The Play’s the Thing

Why do we choose to be in a relationship? There are lots of answers this question, of course. Like passion, affection, the desire to be a parent and, yes, insecurity. But there’s something else that I want to focus on in this post.


Let’s get really simple here.

As we go through life, we have good feelings, we have bad feelings, and we have feelings that are somewhere in the middle (“Hmm, I don’t know how I feel about this.”).

What do we want out of our relationship? We want to feel good, not bad.

So what kind of good feelings can we have?

We can have positive feelings about the other person; the other person can generate positive feelings about ourself; and we can have positive feelings about the two of us. About the connection.

Good vibrations, yum!

And then there is the spirit of play. It’s what kids do.

It’s what cats and dogs do.

It’s what grown-ups do, too.

If they can get out of their own way.

Here’s a general principle, without the asterisks: Relationships thrive to the extent that they’re inhabited by the spirit of play.

Are you thinking, ‘But life is serious business! Isn’t it childish to focus on play?’

No. Playing is about as adult, as genuinely adult, as you can get.

If you understand ‘adult’  to mean the capacity to consciously make the most of our all-too-short lives.

Play is a choice. We can bring play into the everyday business of life. We can even bring play into all the hardest places, including conflict resolution.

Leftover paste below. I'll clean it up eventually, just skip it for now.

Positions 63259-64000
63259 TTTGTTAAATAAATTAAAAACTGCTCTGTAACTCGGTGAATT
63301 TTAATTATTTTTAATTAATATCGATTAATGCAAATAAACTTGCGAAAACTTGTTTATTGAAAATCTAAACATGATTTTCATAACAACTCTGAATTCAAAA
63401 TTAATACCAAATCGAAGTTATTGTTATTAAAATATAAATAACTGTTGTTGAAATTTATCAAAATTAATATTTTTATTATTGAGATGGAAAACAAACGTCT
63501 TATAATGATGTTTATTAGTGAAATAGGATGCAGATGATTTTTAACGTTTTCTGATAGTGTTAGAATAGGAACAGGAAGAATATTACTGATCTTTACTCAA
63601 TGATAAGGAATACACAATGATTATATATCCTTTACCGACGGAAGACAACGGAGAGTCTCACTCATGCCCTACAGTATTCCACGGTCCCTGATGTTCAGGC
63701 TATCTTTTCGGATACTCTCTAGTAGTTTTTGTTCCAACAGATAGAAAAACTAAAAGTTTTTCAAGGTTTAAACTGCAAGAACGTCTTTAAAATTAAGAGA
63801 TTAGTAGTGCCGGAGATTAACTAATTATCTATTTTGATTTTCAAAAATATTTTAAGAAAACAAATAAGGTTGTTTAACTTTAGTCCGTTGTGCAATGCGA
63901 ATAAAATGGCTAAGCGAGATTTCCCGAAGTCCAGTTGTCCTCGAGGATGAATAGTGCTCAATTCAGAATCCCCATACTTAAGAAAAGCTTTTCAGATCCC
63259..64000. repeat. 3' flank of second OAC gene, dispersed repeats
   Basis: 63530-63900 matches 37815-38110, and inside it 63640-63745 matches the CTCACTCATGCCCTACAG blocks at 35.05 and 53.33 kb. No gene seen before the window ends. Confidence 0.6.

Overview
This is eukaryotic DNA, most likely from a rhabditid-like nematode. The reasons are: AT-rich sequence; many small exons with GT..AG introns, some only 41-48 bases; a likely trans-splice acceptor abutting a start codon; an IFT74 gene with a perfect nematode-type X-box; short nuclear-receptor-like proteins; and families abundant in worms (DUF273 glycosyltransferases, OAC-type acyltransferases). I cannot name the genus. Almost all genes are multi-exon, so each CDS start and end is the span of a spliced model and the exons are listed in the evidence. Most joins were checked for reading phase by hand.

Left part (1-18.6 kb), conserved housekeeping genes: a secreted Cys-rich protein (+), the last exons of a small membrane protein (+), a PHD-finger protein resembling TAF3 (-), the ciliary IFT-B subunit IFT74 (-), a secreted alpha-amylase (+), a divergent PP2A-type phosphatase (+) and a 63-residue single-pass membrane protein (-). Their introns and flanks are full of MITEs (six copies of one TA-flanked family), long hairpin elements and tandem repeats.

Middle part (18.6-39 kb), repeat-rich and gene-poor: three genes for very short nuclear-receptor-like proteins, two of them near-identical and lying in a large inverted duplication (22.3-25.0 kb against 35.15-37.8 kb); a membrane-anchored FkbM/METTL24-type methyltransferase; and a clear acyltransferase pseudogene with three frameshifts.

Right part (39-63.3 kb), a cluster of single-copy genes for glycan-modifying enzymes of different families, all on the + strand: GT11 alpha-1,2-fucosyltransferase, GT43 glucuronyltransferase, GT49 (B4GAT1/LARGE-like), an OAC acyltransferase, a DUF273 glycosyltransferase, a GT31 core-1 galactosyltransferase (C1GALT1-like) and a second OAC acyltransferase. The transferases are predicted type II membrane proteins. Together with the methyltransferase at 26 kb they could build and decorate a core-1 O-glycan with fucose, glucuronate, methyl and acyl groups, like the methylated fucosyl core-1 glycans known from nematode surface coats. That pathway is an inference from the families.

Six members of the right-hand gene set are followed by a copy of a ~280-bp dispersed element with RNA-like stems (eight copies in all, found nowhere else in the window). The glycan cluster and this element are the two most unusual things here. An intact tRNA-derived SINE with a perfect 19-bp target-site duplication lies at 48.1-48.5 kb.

If we stay conscious enough. If we choose to.

There are ways to make play happen, and ways to make sure it won’t. I won’t get into them here. Suffice it for now that if you make play your meditation—if you make it what you return to regularly—it will become a habit, the sort of habit that brings you a life with a lot more joy than pain.

And that’s the goal, isn’t it? John Lennon: “In school, they asked me what I wanted to be when I grew up. I said, ‘Happy.’ They told me I didn’t understand the assignment. I told them they didn’t understand life.”

How much play do you have in your relationship? How much play can you co-create?

0 replies

Leave a Reply

Want to join the discussion?
Feel free to contribute!

Leave a Reply

Your email address will not be published. Required fields are marked *